After the polite nattering was done and most of those in attendance, with sensitive stomachs had left, I was privileged to have drinks with some fine lawyers and one or two people representing heavy investments in PPP infrastructure in Nigeria. Experience has shown that the greatest benefit (and knowledge sharing) at these summits arise when the cameras have been turned off, the taps of the world’s greatest social lubricant, alcohol, have been turned on and people are free to speak and curse as they like. Coincidentally, the Lekki bridge judgement had just been announced, so it naturally featured in our conversation.

 

The following are some of the golden nuggets shared by the prestigious gathering. It’s all anecdotal, so it’s probably unsafe to quote any of this outside your watering hole.

 

There is a local demand for infrastructure that Nigeria on its own cannot afford to build. This is widely accepted amongst industry analysts and is the justification for public-private partnerships with the various levels of Nigeria’s government. The roads, bridges, tunnels, power stations, water and drainage networks, houses, hospitals, etc., that government should provide as basic amenities will need significant funding from private (and, usually, foreign) parties to happen.

 

The Government is sending out mixed messages on its vision for PPP. The first problem here, and this is my personal opinion, is that not enough of the decision makers know enough about the structure of PPPs, to not bungle it. The concessionaire for MMA2, for example, was frequently summoned by various committees to come and account for the money he was spending during construction! They would typically order work to stop and he would fly to Abuja at his own expense to explain that government did not give him a penny. The general aviation terminal was also supposed to be shut down and there was to be no further airport development within Lagos State. We all know how Arik refused to vacate the GAT and that a new airport will be built in Lekki. His lenders are circling.

 

Same with Lagos State and the Lekki-Ikoyi bridge. Everyone present at our soiree agreed that it was infrastructure that was needed, that it was world class and that it was properly delivered. The issue is that under the concession agreement with the Lekki Concession Company (of the Lekki-Epe toll road), reportedly, no further alternative route is to be built within 300 metres of the toll road.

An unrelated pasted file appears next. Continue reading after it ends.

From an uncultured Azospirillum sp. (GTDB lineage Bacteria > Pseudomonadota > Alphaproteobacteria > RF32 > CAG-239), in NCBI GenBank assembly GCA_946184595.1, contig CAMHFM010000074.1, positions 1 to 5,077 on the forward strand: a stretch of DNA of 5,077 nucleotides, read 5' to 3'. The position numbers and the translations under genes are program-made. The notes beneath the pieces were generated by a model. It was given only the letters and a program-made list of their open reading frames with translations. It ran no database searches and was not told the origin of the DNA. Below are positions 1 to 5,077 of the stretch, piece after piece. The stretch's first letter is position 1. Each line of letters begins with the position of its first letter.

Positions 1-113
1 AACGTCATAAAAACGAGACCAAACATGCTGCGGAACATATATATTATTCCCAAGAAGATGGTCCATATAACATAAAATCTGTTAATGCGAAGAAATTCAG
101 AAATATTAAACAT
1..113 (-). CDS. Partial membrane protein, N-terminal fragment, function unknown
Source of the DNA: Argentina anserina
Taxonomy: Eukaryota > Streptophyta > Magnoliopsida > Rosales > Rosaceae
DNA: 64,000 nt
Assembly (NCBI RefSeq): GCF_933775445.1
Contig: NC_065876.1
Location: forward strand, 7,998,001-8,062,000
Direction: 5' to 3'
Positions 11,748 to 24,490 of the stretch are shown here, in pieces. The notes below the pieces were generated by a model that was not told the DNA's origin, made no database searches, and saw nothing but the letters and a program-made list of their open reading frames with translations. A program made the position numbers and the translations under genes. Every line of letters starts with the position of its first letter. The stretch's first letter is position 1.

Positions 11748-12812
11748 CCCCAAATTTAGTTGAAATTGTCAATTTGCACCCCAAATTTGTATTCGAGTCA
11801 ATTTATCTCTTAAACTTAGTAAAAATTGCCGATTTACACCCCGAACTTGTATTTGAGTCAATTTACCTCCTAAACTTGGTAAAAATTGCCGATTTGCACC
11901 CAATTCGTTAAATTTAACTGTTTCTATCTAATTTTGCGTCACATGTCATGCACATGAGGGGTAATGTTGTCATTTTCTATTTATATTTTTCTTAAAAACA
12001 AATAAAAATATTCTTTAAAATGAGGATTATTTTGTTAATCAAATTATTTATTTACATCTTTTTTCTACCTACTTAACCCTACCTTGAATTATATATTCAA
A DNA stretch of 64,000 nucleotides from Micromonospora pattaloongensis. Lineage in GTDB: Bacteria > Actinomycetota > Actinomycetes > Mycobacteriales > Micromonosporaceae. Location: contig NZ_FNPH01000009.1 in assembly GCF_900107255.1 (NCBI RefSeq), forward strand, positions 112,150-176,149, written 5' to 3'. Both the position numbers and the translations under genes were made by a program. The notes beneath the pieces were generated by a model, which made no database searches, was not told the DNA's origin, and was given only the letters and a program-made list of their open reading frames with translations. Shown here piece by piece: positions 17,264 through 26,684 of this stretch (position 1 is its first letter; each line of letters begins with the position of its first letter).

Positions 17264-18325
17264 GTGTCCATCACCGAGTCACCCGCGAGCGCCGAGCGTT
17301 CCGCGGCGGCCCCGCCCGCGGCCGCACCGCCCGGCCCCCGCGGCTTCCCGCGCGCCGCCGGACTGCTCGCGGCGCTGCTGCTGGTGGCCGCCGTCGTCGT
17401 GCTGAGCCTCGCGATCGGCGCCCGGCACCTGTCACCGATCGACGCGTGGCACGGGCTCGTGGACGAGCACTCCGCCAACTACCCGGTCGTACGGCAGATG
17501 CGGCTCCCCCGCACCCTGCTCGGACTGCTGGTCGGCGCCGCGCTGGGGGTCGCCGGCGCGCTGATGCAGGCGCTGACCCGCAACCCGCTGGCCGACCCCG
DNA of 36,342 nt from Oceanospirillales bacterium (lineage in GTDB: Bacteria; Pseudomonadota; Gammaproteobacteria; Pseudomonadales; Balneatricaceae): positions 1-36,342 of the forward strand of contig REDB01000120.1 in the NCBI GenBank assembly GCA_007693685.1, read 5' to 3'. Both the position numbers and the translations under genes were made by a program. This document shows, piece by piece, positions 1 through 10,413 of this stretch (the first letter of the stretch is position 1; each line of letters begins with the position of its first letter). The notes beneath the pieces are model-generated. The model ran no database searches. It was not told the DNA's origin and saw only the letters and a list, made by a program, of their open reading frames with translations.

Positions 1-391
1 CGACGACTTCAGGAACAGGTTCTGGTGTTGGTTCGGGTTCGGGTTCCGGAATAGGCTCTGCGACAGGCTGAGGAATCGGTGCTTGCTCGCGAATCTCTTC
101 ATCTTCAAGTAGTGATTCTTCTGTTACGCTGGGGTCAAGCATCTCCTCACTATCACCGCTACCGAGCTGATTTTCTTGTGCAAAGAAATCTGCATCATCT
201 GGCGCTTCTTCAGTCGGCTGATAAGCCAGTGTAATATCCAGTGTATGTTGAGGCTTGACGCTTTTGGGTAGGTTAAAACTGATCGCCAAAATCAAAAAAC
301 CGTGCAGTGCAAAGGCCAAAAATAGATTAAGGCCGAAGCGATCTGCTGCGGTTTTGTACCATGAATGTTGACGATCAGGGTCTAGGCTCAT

Why the fuss? Well, when you approach lenders for project financing, it is understood that loan repayment comes from revenues generated by the project. The revenue projections determine the conditions for lending and even the slightest default could trigger significant penalties. It is estimated that 25,000 vehicles go through the Lekki-Ikoyi bridge daily and that traffic at the LCC Admiralty Toll dropped to 75,000 vehicles daily from about 90,000 after the bridge became operational. A 15,000 vehicle hit on your daily bottom line is not insignificant.

 

There are hoardes of potential investors at the gates. This conversation was had before our glorious week of rebasing, so it was not yet known for sure that we were twice as large an economy as had previously been thought. However, even with the old GDP figures, there were many people out there itching to come and invest. The snag is that most of the intended projects are not bankable. The issue with bankability is not that a healthy ROI does not exist – it is that political and local community risks are way too high. See for example, how the Chevron toll is yet to become active, then go back to the principle that a funded project repays its own debt. What happens to the deficit in actual revenue versus projected? Think also to how things can go pear-shaped if a different party/regime comes into office. We have the old Buhari and railways project as a reminder here too.

 

The Fix? The government has to decide whether it needs PPP help or not. If yes, then it should be doing all it can to boost confidence in the Nigerian PPP. Politicians and policy makers need to stop being so twitchy. Nigerians also need to decide if they’re happy with the status quo or want these new shiny roads and bridges. Yes, we pay taxes but if the 24% unemployment and 60% youth unemployment figures are to be believed, coupled with huge numbers of people either underpaying or not paying taxes at all, then it may be erroneous to think that the taxes and national income are enough to do everything.

 

There was debate on the propriety or otherwise of the Lekki-Ikoyi bridge judgement too, but that’s gist for another blog post.